Business Engagement with Stakeholders and Multilateral Institutions


The following is a Q&A between Melike Yetken Krilla, Head of International Organizations at Google and the Meridian Corporate Council. This conversation can be found in our recently launched Corporate Systemic Responsibility Report which was the first outcome of our new Responsible Business Diplomacy initiative. To download the report and read other testimonies, click here

You lead Google’s work with International Organizations (IOs) like the United Nations, the OECD, and the World Health Organization — why are IOs a priority for a company like Google?

Whether it’s a global health pandemic, climate change, or developing solutions to benefit the health of the economy, many of the problems of our era can only be effectively addressed by collaboration and we think technology can help. We’ve recently seen how technology-enabled solutions like smartphone-based exposure notifications can support public health authorities in the fight against COVID-19, machine-learning models can reduce energy consumption, and AI can address cybersecurity challenges posed by hackers and spam. We at Google are proud to be investing billions in R&D each year to innovate new technologies to help address the world’s biggest cross-border challenges.

Our relationship with international organizations is a two-way street. Our development of new technologies is guided by multilateral frameworks like the United Nations (UN) Roadmap for Digital Cooperation, the UN Sustainable Development Goals, and the UN Guiding Principles on Business and Human Rights. More broadly, we, like every company, benefit from the good work done by institutions ranging from the World Health Organization (WHO) to the World Bank in securing public health, strengthening the global economy, and resolving conflict. And we value international organizations’ ability to shape global agendas and drive multistakeholder consensus — like how the OECD is working to reform global tax regimes or the World Trade Organization is working to promote a framework for digital trade.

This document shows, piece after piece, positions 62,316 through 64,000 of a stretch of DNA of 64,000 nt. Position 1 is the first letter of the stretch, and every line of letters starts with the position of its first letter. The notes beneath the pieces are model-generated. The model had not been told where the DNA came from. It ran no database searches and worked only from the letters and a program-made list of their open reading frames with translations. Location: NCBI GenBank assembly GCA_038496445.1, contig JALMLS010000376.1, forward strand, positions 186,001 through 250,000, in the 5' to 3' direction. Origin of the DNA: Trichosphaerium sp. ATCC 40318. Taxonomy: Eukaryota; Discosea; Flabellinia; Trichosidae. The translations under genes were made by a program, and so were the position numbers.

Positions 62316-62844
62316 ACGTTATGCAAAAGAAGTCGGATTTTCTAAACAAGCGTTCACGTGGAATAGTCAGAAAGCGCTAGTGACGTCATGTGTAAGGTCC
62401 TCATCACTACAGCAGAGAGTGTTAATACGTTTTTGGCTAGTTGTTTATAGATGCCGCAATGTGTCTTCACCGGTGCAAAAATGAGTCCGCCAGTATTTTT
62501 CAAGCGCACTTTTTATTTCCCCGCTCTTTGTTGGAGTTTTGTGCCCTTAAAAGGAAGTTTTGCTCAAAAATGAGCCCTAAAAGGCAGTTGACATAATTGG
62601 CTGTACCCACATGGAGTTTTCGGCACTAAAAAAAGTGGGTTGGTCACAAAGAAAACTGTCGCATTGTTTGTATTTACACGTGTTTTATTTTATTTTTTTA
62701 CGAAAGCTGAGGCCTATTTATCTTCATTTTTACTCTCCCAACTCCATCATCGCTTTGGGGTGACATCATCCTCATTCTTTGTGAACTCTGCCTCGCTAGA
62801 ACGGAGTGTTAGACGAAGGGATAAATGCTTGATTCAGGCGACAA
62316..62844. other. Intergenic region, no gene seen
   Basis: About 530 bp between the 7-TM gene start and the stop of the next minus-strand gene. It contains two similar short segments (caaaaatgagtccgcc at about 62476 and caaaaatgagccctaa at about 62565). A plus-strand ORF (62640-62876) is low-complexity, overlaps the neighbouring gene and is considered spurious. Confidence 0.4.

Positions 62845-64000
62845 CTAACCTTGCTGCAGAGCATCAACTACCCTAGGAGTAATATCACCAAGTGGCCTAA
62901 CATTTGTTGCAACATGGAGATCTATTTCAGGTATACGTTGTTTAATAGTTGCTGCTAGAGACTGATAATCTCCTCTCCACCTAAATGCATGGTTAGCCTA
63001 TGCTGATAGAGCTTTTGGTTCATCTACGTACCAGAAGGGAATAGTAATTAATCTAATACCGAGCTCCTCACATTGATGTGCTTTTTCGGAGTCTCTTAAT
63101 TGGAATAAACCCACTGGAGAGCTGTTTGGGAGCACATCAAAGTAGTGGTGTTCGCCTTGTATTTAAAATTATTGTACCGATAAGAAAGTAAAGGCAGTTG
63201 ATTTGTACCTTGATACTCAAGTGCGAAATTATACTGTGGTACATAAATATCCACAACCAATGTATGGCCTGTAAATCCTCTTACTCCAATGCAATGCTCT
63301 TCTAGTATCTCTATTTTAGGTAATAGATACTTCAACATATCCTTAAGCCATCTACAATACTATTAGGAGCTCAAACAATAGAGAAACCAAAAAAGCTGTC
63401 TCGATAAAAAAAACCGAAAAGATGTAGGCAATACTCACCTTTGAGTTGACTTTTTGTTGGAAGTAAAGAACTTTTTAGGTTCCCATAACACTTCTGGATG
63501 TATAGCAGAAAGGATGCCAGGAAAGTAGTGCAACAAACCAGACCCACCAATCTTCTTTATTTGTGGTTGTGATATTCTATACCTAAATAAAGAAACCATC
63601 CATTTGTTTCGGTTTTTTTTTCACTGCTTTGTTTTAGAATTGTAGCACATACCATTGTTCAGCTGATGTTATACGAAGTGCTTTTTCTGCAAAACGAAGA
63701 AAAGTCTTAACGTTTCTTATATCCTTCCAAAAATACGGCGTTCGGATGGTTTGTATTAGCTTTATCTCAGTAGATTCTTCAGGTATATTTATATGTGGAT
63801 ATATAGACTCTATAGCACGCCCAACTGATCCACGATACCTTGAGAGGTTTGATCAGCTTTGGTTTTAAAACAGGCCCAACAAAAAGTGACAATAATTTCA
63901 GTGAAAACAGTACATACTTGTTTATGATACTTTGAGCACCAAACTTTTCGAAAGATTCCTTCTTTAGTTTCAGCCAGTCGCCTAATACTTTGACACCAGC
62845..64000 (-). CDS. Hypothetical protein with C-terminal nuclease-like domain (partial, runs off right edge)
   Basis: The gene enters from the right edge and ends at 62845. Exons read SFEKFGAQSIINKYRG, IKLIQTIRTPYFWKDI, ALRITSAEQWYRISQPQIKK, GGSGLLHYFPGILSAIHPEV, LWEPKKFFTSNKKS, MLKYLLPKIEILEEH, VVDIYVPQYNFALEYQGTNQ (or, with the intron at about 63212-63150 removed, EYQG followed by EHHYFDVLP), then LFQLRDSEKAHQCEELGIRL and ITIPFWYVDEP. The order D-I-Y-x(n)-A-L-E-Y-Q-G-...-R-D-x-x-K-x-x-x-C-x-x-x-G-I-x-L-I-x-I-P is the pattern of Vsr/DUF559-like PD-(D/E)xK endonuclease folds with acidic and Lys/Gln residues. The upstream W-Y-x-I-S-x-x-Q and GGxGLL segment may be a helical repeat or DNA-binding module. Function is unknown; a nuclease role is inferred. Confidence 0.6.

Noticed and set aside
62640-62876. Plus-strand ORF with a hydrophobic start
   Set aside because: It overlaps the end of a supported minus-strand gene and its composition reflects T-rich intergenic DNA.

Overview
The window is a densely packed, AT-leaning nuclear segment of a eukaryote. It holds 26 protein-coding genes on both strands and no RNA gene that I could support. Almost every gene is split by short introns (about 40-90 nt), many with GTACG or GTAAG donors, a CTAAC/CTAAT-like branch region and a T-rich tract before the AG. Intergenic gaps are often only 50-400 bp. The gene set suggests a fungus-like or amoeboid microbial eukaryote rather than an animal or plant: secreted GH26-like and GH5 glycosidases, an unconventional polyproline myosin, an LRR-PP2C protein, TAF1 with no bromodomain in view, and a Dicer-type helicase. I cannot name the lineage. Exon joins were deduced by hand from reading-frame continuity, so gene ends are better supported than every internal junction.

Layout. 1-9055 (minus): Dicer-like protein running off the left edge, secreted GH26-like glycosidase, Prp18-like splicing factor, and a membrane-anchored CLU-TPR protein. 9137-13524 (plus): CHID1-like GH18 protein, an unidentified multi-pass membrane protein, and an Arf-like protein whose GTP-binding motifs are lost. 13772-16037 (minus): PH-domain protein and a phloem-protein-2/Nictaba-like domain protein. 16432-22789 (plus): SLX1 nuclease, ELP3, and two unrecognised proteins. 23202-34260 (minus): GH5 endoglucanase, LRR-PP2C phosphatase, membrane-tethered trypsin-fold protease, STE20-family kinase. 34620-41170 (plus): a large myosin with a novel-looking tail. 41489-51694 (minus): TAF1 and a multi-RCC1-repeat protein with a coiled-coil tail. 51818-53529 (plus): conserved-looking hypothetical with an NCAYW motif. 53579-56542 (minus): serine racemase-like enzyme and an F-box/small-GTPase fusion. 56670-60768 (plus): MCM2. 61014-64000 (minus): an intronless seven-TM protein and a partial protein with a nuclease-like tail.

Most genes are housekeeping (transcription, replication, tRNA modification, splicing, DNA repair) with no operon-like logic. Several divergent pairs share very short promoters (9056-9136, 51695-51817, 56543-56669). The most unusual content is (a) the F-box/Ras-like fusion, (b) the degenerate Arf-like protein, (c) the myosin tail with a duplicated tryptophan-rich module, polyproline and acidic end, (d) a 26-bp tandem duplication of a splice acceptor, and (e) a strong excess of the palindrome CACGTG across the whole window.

How do organizations like the United Nations help shape how companies work to uphold their corporate policies towards things like human rights?

Google has a mission to organize the world’s information and make it universally accessible and useful, and in 2004 we went public with a promise to “develop services that significantly improve the lives of as many people as possible.” The long-term human rights agenda at Google must have this ambition to expand opportunities at its core and be fundamentally optimistic about the power of innovative technology to empower billions of people.

For example, by making the world’s information universally accessible we can support the right of everyone to freedom of opinion and expression, including the freedom to seek, receive and impart information and ideas through any media and regardless of frontiers. By making the world’s information useful we can support the enjoyment of many other rights, such as the rights to health, education, or cultural life.

Companies should work closely with civil society, academics, investors, and industry peers to inform how they can best respect and potentially advance rights — one way we do this is through our engagement in the multi-stakeholder organization, Global Network Initiative (GNI).

Google’s work on human rights is conducted through our Human Rights Program, a central function responsible for ensuring — across Google and all its products (such as hardware, Search, Cloud and YouTube) — that we are meeting our commitment to the UN Guiding Principles, GNI Principles and other civil and human rights instruments.